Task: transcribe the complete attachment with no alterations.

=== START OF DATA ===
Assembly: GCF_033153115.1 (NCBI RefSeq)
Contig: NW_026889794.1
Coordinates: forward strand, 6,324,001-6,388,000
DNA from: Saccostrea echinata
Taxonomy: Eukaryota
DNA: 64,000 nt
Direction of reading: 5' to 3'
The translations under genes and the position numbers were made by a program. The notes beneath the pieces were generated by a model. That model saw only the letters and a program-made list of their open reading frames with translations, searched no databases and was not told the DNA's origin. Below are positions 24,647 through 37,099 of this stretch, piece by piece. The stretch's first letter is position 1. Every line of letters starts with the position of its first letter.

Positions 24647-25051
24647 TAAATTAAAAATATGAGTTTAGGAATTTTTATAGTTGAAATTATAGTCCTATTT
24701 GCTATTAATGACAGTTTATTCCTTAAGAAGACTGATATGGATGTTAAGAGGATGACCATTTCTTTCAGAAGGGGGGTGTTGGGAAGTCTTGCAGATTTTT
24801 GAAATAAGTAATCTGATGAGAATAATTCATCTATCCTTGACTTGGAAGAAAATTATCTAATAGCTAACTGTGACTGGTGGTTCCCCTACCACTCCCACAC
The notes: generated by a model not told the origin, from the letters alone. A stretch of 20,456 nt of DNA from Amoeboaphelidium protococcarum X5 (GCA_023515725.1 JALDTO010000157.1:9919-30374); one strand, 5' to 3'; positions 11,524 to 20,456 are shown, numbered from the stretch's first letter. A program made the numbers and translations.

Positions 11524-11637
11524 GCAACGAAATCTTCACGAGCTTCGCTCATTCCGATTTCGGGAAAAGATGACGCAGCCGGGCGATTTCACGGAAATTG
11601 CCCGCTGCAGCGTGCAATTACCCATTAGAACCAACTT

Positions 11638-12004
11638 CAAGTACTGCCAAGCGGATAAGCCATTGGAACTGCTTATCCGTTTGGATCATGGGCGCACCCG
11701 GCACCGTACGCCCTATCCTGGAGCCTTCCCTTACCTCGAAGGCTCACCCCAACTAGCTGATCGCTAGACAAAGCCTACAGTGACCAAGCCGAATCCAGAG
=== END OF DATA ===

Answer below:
Assembly: GCF_033153115.1 (NCBI RefSeq)
Contig: NW_026889794.1
Coordinates: forward strand, 6,324,001-6,388,000
DNA from: Saccostrea echinata
Taxonomy: Eukaryota
DNA: 64,000 nt
Direction of reading: 5' to 3'
The translations under genes and the position numbers were made by a program. The notes beneath the pieces were generated by a model. That model saw only the letters and a program-made list of their open reading frames with translations, searched no databases and was not told the DNA's origin. Below are positions 24,647 through 37,099 of this stretch, piece by piece. The stretch's first letter is position 1. Every line of letters starts with the position of its first letter.

Positions 24647-25051
24647 TAAATTAAAAATATGAGTTTAGGAATTTTTATAGTTGAAATTATAGTCCTATTT
24701 GCTATTAATGACAGTTTATTCCTTAAGAAGACTGATATGGATGTTAAGAGGATGACCATTTCTTTCAGAAGGGGGGTGTTGGGAAGTCTTGCAGATTTTT
24801 GAAATAAGTAATCTGATGAGAATAATTCATCTATCCTTGACTTGGAAGAAAATTATCTAATAGCTAACTGTGACTGGTGGTTCCCCTACCACTCCCACAC
The notes: generated by a model not told the origin, from the letters alone. A stretch of 20,456 nt of DNA from Amoeboaphelidium protococcarum X5 (GCA_023515725.1 JALDTO010000157.1:9919-30374); one strand, 5' to 3'; positions 11,524 to 20,456 are shown, numbered from the stretch's first letter. A program made the numbers and translations.

Positions 11524-11637
11524 GCAACGAAATCTTCACGAGCTTCGCTCATTCCGATTTCGGGAAAAGATGACGCAGCCGGGCGATTTCACGGAAATTG
11601 CCCGCTGCAGCGTGCAATTACCCATTAGAACCAACTT

Positions 11638-12004
11638 CAAGTACTGCCAAGCGGATAAGCCATTGGAACTGCTTATCCGTTTGGATCATGGGCGCACCCG
11701 GCACCGTACGCCCTATCCTGGAGCCTTCCCTTACCTCGAAGGCTCACCCCAACTAGCTGATCGCTAGACAAAGCCTACAGTGACCAAGCCGAATCCAGAG